My Point of View: Minnesota has a reputation for honest and open elections
My Point of View by Joseph and Robin Brown
We voted Saturday. It took a total of about two minutes to complete the process: fill out our ballots, slip them into the ballot envelopes, place the ballot envelopes into our signature envelopes, sign and enclose everything in our pre-paid, pre-addressed official election envelopes. Seriously, about two minutes. Everything we needed to vote was included in our official ballot material we received from the Freeborn County auditor-treasurer. Everything from the easy-to-follow directions to the postage-paid envelope used to mail our ballots to the Freeborn County courthouse. We voted Saturday. It was easy, fast and secure. And isn’t that the voting experience we expect?
What more should we expect from our election process? Maybe we should expect that everyone who is eligible to vote — votes. Eligibility requirements are clearly listed on the Minnesota Secretary of State’s website. According to Minnesota law, you must be:
• A U.S. citizen
• At least 18 years old on Election Day
• A resident of Minnesota for 20 days
• Finished with all parts of any felony sentence
But being eligible to vote is not a guarantee that one will vote. People can face a variety of obstacles along the way. Some obstacles are the unintended consequences of seemingly well-intended policies, while other obstacles have been put in place with the explicit purpose to suppress the vote. In both cases, eligible voters are prevented from participating in the election process — voting.
Here, in the state of “above average,” we are proud of our stellar voter turnout. During the presidential election of 2016, 74.8% of eligible voters cast ballots, and during the election of 2018, 64.2% of eligible voters voted according to Ballotpedia.org.
Our Secretary of State has made it a point to ensure that Minnesotans have the information they need to participate fully in the election process, whether they are eligible voters, candidates or people wishing to be more involved in the political process. To get more information, you really must check out all that the secretary of state website has to offer at sos.state.mn.us.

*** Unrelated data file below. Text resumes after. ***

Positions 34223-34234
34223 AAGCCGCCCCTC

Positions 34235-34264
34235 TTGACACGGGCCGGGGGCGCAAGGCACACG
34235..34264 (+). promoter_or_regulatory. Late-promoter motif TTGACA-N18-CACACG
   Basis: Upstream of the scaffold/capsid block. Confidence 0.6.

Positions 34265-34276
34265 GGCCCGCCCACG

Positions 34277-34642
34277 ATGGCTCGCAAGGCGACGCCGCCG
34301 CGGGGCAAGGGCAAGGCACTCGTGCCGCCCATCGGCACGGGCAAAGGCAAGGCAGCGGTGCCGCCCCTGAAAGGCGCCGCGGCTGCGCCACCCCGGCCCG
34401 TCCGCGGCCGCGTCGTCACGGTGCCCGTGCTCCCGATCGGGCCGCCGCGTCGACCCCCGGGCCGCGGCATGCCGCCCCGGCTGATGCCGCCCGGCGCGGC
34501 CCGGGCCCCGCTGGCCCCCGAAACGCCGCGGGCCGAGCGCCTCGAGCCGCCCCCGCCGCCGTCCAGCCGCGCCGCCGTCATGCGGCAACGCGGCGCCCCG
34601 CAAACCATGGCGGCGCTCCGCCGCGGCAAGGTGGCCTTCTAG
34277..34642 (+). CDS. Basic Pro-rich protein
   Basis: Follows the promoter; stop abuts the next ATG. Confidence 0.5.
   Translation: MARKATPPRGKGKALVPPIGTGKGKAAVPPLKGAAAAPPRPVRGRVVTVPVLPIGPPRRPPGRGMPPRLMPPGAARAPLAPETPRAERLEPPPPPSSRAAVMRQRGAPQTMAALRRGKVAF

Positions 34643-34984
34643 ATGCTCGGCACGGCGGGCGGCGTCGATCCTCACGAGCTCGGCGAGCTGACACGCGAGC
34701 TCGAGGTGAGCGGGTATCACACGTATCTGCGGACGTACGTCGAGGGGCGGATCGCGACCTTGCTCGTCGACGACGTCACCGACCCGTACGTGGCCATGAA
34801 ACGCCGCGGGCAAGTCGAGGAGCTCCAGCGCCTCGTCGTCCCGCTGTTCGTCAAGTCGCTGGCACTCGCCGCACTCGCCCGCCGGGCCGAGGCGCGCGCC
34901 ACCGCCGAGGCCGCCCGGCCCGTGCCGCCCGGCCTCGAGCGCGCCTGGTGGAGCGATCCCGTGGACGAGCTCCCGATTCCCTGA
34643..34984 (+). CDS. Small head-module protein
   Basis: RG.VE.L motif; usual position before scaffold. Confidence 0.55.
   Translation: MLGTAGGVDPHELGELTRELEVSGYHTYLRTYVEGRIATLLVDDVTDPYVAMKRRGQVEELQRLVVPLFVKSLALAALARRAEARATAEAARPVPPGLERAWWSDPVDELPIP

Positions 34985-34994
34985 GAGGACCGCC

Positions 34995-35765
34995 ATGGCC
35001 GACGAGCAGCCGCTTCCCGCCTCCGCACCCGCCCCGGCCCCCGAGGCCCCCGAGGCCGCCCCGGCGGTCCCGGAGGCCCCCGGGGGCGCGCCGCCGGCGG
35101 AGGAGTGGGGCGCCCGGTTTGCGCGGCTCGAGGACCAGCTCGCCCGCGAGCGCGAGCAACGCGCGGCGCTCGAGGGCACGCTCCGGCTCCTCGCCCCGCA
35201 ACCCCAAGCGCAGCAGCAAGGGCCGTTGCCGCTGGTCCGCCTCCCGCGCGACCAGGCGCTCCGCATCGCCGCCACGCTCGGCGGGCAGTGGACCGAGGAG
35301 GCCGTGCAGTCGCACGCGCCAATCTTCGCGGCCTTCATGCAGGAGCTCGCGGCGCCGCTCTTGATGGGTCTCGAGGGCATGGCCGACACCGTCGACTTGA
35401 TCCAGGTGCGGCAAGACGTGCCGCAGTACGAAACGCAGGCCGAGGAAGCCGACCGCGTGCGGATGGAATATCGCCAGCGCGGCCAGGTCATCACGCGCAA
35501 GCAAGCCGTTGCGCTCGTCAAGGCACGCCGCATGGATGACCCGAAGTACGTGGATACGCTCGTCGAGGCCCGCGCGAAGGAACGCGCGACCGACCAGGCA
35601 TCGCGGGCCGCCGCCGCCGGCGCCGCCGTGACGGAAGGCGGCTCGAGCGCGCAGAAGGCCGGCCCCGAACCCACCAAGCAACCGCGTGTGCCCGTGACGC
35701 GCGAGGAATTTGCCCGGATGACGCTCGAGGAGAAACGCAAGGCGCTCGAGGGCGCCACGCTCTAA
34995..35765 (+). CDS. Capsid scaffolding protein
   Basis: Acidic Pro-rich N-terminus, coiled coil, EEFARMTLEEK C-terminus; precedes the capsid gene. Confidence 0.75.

With early vote-by-mail ballots getting so much attention, we find it important to point out how important it is to provide options for eligible voters that reflect the times in which we live, whether or not there is a virus that may be keeping voters from the polls. In Minnesota, we can vote early by mail, early in person, in-person absentee and more. Again, check out the Secretary of State website for detailed information for your individual situation.
If our intention as Minnesotans is that all who are eligible to vote, do vote, then we need to make sure that voting is easy, fast and secure — and we believe early mail-in voting is. It’s disappointing that someone would attempt to shake the trust we have in our election process here in Minnesota — especially when research shows that lost trust equals lower voter participation.
At this point, we need to insert the fact that for just 55 cents, you can mail a letter on Monday and it will safely reach it’s destination by Wednesday. The USPS works and is backed up by federal law. Mail tampering is a federal offense, carries up to $250,000 in fines and five years in prison. It is insulting that someone would use the USPS to discourage someone from voting.
We have voted in every election since 1972 and 1980 respectively: national, state, local, school district, city and county. Most of the time we have voted in person. The local election judges know us since we have voted at the same location at the Moscow Township Hall for the past 20 years. We enter the township hall, sign the voter book, obtain our ballots, walk over to private booths, fill in the bubbles and then place our completed ballots in the electronic machine. We have confidence that our ballots were counted and that there are paper backups.
We trust that our mail-in ballots will be counted as well. We can track them through the Secretary of State web site or call the Freeborn County auditor-treasurer for confirmation.
Minnesota has a great reputation for open and honest elections. We have policies and protections that make voting easy, fast and secure. So whether you choose to mail in your vote or vote in person, do what’s best for you and vote!
Joseph E. Brown Sr. is the superintendent of Fairmont Area Schools. He previously served in the Iowa state Senate from 1979-1986.
Robin Brown is a teacher and is a former District 27A representative.